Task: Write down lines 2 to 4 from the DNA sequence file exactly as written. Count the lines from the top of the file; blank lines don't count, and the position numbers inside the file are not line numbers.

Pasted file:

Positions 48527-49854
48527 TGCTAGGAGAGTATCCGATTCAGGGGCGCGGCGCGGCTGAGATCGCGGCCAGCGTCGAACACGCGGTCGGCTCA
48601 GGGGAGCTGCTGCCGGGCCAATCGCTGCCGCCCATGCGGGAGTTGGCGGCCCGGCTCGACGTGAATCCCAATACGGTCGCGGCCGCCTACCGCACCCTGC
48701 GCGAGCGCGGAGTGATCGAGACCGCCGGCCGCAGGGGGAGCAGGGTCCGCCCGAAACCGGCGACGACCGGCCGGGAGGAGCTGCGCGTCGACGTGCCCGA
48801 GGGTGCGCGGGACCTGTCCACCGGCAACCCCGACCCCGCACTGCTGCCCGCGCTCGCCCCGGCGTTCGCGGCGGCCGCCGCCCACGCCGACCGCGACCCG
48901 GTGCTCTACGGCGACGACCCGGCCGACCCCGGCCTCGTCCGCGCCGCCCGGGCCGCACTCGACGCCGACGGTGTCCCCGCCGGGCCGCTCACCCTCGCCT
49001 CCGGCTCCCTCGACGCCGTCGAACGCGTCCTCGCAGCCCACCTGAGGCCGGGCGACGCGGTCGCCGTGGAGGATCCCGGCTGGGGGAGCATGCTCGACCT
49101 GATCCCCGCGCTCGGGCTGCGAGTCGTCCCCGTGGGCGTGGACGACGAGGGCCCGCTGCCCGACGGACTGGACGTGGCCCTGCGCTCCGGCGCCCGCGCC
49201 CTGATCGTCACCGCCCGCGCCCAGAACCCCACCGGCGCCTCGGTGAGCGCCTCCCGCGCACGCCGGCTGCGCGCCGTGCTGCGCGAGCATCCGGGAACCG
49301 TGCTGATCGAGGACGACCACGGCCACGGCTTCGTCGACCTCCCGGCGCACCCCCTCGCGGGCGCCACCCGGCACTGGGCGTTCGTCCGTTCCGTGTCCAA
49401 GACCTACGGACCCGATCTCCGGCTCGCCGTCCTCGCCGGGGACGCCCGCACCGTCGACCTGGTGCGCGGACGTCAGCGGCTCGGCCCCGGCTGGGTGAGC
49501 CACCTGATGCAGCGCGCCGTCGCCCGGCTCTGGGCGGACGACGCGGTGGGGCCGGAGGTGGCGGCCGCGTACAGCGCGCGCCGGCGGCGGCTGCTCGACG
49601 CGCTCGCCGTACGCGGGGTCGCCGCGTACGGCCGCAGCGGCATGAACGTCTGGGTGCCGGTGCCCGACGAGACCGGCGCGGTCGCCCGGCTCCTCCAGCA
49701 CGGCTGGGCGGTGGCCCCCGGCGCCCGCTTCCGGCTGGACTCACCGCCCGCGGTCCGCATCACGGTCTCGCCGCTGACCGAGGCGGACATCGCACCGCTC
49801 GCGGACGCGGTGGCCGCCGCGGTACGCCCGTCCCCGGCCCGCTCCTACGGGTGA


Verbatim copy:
48527 TGCTAGGAGAGTATCCGATTCAGGGGCGCGGCGCGGCTGAGATCGCGGCCAGCGTCGAACACGCGGTCGGCTCA
48601 GGGGAGCTGCTGCCGGGCCAATCGCTGCCGCCCATGCGGGAGTTGGCGGCCCGGCTCGACGTGAATCCCAATACGGTCGCGGCCGCCTACCGCACCCTGC
48701 GCGAGCGCGGAGTGATCGAGACCGCCGGCCGCAGGGGGAGCAGGGTCCGCCCGAAACCGGCGACGACCGGCCGGGAGGAGCTGCGCGTCGACGTGCCCGA